While it was not an official part of Kylie’s job description, she has delighted customers and staff by planning special events. Kylie’s enthusiasm and attention to detail have inspired other team members to strive for success.

Feedback from Kylie’s peers has been positive, suggesting she's both a team player and adept at bartending.

If you have further questions about Kylie, you can call me at 000-000-000.

Warm regards,

Jason Rose

Chef, That Hotel

TEMPLATE: Reference letter from a colleague

Now it’s your turn. To make it easier, we’ve put together this template that you can customize to suit your needs:

Dear {FirstName LastName},

I am writing to recommend {ApplicantName} for the {position} at {Company}.

My name is {RecommenderName}, a {position} at {Company}. I have over {length of time} of experience, specializing in {expertise}.

{ApplicantName} has been involved with {job function} and {summarize accomplishment} for length of time. {ApplicantName} has played a vital role in {work task}, {work task}, and {work task}.

{ApplicantName} is a {attribute} individual and is respected by their colleagues. {ApplicantName} has the {attribute} and {attribute} to perform {a specific role} offering {professional qualities}.

While it was not an official part of {Applicant’s} job description, {Applicant} has delighted customers and staff by {personal story}. {Applicant’s} {personal qualities}, and {professional qualities} have inspired other team members to strive for {positive outcome}.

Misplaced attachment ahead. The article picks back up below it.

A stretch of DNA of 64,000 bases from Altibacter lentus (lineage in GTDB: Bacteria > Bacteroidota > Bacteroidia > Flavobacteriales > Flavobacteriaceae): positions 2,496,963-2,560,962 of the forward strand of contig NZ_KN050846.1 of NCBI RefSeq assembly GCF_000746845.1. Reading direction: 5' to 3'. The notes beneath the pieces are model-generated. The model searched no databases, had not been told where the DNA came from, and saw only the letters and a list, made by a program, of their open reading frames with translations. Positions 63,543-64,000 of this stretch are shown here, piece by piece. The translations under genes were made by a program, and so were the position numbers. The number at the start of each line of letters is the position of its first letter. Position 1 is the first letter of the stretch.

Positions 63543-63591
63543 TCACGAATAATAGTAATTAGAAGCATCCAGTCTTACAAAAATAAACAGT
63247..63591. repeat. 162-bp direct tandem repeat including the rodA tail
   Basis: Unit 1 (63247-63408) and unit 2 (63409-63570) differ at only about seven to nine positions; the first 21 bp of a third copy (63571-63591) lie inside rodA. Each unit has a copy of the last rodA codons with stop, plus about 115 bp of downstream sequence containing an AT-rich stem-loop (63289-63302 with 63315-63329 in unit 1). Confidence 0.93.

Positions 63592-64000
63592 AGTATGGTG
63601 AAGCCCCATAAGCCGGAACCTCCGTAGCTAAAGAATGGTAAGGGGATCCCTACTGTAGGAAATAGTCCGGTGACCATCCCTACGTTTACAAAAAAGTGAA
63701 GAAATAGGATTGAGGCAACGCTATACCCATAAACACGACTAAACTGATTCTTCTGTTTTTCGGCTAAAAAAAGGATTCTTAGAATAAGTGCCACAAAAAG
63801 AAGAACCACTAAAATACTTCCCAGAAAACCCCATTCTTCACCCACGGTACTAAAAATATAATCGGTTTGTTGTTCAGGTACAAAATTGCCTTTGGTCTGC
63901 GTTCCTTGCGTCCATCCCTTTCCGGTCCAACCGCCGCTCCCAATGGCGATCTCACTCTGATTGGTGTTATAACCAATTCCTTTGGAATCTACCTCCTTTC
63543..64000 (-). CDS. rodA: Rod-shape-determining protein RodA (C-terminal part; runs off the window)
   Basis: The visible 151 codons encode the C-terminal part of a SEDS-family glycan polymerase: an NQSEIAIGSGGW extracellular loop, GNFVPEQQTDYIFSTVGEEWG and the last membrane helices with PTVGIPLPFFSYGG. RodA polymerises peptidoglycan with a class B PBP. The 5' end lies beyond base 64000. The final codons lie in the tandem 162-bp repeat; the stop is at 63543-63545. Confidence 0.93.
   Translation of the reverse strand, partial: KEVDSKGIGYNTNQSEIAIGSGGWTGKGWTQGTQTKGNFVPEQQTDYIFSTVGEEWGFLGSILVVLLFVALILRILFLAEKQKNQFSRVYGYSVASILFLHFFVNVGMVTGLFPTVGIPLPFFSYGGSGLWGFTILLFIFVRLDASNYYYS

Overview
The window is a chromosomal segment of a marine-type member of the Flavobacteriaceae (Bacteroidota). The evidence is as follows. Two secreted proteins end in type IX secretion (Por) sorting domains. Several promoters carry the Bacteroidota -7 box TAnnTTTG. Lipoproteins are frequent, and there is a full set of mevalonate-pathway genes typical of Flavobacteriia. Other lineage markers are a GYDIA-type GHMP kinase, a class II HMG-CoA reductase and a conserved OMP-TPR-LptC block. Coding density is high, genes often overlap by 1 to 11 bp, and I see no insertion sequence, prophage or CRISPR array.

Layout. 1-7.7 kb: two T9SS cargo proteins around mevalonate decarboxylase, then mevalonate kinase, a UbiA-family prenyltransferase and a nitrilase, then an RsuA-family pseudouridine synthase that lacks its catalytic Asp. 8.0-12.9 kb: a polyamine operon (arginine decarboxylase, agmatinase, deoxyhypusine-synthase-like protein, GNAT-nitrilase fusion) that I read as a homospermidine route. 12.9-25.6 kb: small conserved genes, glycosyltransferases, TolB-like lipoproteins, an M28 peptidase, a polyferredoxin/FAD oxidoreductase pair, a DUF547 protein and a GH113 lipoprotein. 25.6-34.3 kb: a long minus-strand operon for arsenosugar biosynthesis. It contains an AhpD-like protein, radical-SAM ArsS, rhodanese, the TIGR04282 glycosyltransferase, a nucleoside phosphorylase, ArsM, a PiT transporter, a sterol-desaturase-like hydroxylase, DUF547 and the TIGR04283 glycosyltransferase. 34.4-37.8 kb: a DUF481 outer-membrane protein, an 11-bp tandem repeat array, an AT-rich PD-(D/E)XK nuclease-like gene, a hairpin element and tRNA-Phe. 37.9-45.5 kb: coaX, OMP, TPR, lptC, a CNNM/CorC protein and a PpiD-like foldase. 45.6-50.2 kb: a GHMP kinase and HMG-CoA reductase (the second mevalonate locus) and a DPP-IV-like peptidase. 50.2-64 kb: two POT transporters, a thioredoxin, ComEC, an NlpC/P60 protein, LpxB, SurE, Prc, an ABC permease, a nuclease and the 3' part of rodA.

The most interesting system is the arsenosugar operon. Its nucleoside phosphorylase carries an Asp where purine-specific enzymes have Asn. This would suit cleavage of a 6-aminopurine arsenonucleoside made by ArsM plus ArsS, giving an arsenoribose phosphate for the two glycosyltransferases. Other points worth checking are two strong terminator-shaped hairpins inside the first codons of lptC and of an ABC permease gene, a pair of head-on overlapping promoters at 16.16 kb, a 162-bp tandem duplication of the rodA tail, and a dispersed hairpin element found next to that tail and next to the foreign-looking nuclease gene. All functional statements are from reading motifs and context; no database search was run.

Feedback from {Applicant’s} peers has been positive, suggesting {ApplicantName} is both {personal quality} and {professional quality} in {position}.

If you have further questions about {ApplicantName}, you can phone me on {phone number}.

Warm regards,

{RecommenderName}

{Recommender position}, {Company}

Write compelling reference letters that will impress

Now you’re ready to write reference letters that will help your connections land the jobs of their dreams.

By following the above tips, you’ll be able to pump out excellent reference letters that'll impress even the pickiest hiring managers.

Remember to break your letter down into parts. There should be a clear introduction, overview, personal story, and closing. Include details of their skills and any duties that are relevant to the new position.

For more information on writing reference letters or other aspects of the job hunt, visit the Jobcase Getting Hired Resource Center.